We all need to be aware of the health and well being of the bees. Because without healthy honey, bumble, stingless and solitary bees there’s no chance that more than seven billion people can thrive especially since the oceans are fished-out and currently feeding, unsustainably, at least a couple billion people, daily — in addition to acidifying (from absorbing rising atmospheric CO2) faster than any time in the last 60 million years…

Surprisingly, bees and humans share a number of similarities. For example, we both require restful and rejuvenating sleep. Sleep deprived bees, just like humans, experience communication problems like finding food and performing an accurate waggle dance to reveal locations of nectar, pollen, water and tree resin. Stressed bees like humans become anxious, depressed and pessimistic; they display emotion-like qualities. Moreover, bees that exhibit a high defensive behavior or optimism are likely to survive a winter rather than perish.

Did you know that humans have been keeping bees in cities for over three thousand years? Bees were kept in the “land of milk and honey” in the Iron Age city of Tel Rehov in the Jordan Valley — the oldest known commercial beekeeping facility in the world. It should then come as no surprise that city councils around the world have recently allowed urban beekeepers to keep hives in Santa Monica, New York, Chicago, London, Melbourne, Tokyo and many other places. In fact, urban beekeepers along with the tremendous support of city dwellers are planting more bee-friendly trees and flowers helping to sustain urban bee populations.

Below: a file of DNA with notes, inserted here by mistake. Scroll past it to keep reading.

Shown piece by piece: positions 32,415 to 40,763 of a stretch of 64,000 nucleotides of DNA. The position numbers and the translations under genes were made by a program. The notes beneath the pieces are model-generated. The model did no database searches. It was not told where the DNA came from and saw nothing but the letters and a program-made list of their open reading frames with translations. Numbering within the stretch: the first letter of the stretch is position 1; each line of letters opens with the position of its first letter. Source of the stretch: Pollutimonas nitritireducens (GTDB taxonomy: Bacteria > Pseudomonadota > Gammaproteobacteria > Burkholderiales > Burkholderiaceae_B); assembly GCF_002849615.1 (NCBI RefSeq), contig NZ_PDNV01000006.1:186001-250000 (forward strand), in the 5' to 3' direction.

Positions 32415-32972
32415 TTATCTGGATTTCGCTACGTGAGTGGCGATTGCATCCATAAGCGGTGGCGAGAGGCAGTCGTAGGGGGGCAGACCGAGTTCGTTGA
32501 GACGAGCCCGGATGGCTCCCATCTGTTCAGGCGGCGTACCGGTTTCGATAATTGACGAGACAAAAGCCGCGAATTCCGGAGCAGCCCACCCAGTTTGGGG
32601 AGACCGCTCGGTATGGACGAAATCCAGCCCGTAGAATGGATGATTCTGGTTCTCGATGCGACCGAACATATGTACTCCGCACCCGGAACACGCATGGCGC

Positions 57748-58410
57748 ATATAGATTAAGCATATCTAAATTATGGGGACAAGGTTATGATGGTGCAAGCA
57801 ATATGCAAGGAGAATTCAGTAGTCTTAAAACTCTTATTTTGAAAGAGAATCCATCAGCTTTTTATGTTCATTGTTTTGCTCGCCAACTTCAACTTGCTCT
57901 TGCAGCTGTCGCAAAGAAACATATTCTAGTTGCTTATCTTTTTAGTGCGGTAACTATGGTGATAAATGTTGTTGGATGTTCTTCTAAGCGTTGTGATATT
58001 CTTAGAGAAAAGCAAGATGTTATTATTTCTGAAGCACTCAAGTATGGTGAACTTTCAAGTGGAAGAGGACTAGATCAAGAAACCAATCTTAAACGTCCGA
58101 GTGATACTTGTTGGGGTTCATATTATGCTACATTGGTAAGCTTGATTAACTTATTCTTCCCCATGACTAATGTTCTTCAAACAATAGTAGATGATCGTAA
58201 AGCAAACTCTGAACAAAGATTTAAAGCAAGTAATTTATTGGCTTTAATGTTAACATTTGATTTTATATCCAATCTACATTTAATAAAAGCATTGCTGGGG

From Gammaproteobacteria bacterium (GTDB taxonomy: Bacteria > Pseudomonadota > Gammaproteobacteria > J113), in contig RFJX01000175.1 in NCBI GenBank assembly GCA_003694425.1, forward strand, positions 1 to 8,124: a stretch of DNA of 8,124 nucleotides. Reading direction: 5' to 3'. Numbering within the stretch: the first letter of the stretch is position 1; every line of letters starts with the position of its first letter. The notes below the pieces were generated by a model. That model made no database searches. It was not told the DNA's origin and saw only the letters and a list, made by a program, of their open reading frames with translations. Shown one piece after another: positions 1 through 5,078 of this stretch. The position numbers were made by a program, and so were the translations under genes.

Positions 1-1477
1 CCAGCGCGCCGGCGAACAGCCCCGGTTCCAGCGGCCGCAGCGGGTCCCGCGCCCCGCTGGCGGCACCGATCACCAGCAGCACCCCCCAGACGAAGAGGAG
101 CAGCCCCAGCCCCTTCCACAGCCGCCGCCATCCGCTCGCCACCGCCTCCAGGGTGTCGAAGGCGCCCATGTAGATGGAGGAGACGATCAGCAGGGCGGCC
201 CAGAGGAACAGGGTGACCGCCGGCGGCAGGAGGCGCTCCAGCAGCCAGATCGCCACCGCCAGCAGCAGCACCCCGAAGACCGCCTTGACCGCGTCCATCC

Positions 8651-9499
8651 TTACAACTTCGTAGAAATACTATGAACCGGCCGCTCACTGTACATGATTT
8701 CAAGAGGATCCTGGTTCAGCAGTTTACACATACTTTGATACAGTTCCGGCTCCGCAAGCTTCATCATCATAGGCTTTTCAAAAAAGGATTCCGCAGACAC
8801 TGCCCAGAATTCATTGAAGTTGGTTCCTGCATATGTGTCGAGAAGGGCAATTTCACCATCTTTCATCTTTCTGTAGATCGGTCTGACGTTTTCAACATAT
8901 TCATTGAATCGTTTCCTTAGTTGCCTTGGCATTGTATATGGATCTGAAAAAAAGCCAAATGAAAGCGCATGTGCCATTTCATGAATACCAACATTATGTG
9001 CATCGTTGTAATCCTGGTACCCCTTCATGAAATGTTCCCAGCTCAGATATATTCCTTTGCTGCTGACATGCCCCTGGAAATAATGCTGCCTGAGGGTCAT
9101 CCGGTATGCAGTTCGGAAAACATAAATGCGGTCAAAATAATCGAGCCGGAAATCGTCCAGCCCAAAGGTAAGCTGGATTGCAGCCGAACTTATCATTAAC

And make no mistake, bees around the globe are dying by the billions from insecticides like neonictinoidsclimate-driven mismatches, introduced parasites and diseases, air pollution and habitat loss. In the last four years alone over a quarter trillion honeybees have died prematurely. Of the 100 crop species providing 90 percent of the world’s food — over 74 percent are pollinated by bees…

Help save urban bees — please, do not use herbicides, insecticides, miticides or fungicides in your garden.”

[click here to read the full article on huffingtonpost.com]